Seems quite a day: Waking-up in the morning and seeing *three *
recent posts of interesting papers within one's areas of interest.
Needless to say, I did not read any of these works yet,
beyond their abstracts, but the abstracts are fascinating enough
for me to decide to recommend these works for reading.
In light of these exceptional circumstances, I'm not making comments
on any of these papers, but rather list their abstracts below.

**1. Monotone Branching Programs:
Pseudorandomness and Circuit Complexity
by Dean Doron, Raghu Meka, Omer Reingold, Avishay Tal, and Salil Vadhan**
(posted as
ECCC TR21-018).

**Abstract**

We study monotone branching programs, wherein the states at each time step can be ordered so that edges with the same labels never cross each other. Equivalently, for each fixed input, the transition functions are a monotone function of the state.

We prove that constant-width monotone branching programs of polynomial size are equivalent in power to $AC^{0}$ circuits. This complements the celebrated theorem of Barrington, which states that constant-width branching programs, without the monotonicity constraint, are equivalent in power to $NC^{1}$ circuits.

Next we turn to read-once monotone branching programs of constant width, which we note are strictly more powerful than read-once $AC^0$. Our main result is an explicit pseudorandom generator that $\varepsilon$-fools length $n$ programs with seed length $\widetilde{O}(\log(n/\varepsilon))$. This extends the families of constant-width read-once branching programs for which we have an explicit pseudorandom generator with near-logarithmic seed length.

Our pseudorandom generator construction follows Ajtai and Wigderson's approach of iterated pseudorandom restrictions [AW89,GMRTV12]. We give a randomness-efficient width-reduction process which allows us to simplify the branching program after only $O(\log\log n)$ independent applications of the Forbes--Kelley pseudorandom restrictions [FK18].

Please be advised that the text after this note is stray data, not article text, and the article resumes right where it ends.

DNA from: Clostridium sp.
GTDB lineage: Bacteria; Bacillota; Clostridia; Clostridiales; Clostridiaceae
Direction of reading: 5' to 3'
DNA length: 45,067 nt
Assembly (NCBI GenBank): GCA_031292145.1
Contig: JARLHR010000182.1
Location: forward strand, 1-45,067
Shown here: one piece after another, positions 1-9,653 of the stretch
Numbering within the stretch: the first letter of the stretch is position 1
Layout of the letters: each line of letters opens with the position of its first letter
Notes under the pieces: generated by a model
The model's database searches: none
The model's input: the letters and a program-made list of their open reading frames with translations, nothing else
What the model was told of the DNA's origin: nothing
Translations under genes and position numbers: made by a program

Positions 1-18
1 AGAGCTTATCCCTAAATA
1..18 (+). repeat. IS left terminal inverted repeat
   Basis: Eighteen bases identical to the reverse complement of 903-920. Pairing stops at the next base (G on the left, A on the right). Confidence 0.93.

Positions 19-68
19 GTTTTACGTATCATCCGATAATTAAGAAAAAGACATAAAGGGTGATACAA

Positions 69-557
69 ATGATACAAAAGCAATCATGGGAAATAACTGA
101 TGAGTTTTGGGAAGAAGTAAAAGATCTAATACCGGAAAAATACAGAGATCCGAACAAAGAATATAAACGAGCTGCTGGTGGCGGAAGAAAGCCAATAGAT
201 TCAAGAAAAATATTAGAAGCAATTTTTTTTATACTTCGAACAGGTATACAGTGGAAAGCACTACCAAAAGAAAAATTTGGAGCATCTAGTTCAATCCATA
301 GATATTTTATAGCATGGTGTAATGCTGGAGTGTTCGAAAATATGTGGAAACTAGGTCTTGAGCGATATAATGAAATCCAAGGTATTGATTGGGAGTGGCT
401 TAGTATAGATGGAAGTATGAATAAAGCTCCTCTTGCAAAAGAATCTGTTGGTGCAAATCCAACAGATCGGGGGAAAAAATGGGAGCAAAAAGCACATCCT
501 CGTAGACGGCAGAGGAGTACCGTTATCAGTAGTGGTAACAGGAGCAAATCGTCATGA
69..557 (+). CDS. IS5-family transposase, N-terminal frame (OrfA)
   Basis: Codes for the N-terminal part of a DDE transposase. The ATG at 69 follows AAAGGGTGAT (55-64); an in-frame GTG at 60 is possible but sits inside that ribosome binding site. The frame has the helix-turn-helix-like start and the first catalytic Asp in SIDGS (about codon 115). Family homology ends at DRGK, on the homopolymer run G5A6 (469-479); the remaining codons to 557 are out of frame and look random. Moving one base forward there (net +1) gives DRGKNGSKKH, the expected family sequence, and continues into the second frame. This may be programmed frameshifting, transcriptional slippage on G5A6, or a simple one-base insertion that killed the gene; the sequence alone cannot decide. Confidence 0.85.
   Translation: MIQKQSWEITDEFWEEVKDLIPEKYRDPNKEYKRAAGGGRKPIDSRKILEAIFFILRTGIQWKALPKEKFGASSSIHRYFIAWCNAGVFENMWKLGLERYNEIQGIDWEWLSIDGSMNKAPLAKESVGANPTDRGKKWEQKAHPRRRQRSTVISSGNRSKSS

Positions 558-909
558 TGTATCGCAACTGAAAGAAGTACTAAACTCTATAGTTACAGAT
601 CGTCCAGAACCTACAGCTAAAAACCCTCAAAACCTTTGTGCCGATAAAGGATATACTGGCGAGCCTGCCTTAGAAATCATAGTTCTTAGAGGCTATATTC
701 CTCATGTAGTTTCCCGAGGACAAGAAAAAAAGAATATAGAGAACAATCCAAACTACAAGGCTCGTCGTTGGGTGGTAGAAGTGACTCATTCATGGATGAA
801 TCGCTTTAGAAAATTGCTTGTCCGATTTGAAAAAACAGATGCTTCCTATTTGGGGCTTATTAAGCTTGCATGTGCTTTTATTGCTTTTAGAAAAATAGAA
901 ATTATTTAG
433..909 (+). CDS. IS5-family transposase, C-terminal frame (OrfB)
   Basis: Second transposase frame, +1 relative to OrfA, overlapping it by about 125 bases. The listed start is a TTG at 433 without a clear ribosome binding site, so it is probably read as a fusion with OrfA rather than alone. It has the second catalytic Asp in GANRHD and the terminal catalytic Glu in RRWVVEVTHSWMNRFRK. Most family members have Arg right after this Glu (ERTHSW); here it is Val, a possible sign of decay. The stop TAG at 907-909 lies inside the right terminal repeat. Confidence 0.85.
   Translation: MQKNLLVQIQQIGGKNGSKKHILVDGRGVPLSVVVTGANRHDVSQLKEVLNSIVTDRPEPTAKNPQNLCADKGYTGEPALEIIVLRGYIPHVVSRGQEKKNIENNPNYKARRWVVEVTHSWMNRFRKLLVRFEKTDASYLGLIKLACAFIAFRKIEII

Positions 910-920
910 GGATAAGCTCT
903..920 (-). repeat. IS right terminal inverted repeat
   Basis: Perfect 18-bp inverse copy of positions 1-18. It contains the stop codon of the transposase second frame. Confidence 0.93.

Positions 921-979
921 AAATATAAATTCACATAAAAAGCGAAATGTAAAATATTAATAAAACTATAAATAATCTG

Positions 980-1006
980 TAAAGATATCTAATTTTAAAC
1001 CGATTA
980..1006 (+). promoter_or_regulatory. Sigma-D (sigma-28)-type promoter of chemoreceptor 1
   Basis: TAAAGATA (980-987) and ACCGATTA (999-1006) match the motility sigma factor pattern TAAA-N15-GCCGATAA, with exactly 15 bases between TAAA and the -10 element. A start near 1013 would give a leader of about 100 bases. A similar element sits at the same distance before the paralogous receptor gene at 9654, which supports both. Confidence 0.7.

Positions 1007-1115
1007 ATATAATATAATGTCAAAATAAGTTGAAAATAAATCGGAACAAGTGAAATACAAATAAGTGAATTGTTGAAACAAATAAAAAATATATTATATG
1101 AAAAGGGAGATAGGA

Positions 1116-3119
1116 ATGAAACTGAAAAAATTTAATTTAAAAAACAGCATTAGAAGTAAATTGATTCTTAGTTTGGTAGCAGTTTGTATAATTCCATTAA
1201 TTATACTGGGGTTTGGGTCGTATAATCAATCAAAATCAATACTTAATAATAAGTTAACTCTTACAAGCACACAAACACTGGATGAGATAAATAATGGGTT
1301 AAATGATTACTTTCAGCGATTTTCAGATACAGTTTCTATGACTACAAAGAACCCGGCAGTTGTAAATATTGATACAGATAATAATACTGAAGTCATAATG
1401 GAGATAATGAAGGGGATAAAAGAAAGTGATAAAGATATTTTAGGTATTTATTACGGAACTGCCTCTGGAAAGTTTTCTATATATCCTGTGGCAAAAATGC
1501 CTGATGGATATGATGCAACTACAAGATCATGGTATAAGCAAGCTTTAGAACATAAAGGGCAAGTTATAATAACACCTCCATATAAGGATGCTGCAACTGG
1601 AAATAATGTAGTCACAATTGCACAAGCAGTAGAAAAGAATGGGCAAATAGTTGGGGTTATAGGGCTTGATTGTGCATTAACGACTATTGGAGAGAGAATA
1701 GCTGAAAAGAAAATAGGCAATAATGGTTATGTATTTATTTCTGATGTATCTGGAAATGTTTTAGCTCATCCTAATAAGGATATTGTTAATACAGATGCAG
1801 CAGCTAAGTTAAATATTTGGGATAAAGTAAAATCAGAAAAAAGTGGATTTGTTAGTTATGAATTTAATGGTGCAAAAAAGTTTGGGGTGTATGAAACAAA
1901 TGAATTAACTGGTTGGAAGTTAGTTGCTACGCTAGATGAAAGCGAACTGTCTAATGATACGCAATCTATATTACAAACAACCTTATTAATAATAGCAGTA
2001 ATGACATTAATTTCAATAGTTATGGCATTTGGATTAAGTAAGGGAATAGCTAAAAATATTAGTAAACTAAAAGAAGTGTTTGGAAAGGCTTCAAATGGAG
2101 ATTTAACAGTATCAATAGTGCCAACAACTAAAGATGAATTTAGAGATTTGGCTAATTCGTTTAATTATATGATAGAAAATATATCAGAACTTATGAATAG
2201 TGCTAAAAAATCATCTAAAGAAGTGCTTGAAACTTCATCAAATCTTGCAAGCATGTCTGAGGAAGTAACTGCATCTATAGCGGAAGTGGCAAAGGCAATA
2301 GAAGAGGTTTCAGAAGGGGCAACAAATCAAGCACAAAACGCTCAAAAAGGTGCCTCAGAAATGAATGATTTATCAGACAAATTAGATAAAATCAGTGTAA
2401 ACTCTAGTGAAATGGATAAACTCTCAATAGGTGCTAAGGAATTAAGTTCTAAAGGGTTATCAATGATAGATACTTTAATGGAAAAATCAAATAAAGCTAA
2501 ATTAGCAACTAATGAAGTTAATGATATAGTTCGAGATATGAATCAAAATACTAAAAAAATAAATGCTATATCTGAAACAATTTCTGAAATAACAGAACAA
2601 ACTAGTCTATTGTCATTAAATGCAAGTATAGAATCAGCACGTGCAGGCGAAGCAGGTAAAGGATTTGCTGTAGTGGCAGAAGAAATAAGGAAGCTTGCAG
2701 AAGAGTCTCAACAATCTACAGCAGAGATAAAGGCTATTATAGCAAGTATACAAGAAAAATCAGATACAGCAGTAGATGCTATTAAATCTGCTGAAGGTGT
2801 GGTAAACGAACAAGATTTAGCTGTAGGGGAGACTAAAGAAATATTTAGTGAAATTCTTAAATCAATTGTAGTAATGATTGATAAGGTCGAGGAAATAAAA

**2. Pseudodistributions
That Beat All Pseudorandom Generators
by Edward Pyne and Salil Vadhan**
(posted as
ECCC TR21-019).

**Note:**
What this paper calls *pseudorandom pseudodistribution generator (PRPG)*
is called *weighted pseudorandom generators (WPRGs)*
in the next paper (i.e., Nr. 3). We prefer the latter term.

**Oded's comment:**
I wish to highlight the fact that this work presents a
(non-contrived) seperation between weighted pseudorandom generators
and ordinary pseudorandom generators.
Furthermore, the separation is shown using an explicit construction
of a WPRG and refers to a natural class of distinguishers.
The fact that WPRGs suffice for derandomization implies that
there are classes of algorithms that can be derandomized
although ordinary PRGs cannot be used for that purpose.

**Abstract**

A recent paper of Braverman, Cohen, and Garg (STOC 2018) introduced the concept of a pseudorandom pseudodistribution generator (PRPG), which amounts to a pseudorandom generator (PRG) whose outputs are accompanied with real coefficients that scale the acceptance probabilities of any potential distinguisher. They gave an explicit construction of PRPGs for ordered branching programs whose seed length has a better dependence on the error parameter $\epsilon$ than the classic PRG construction of Nisan (STOC 1990 and Combinatorica 1992).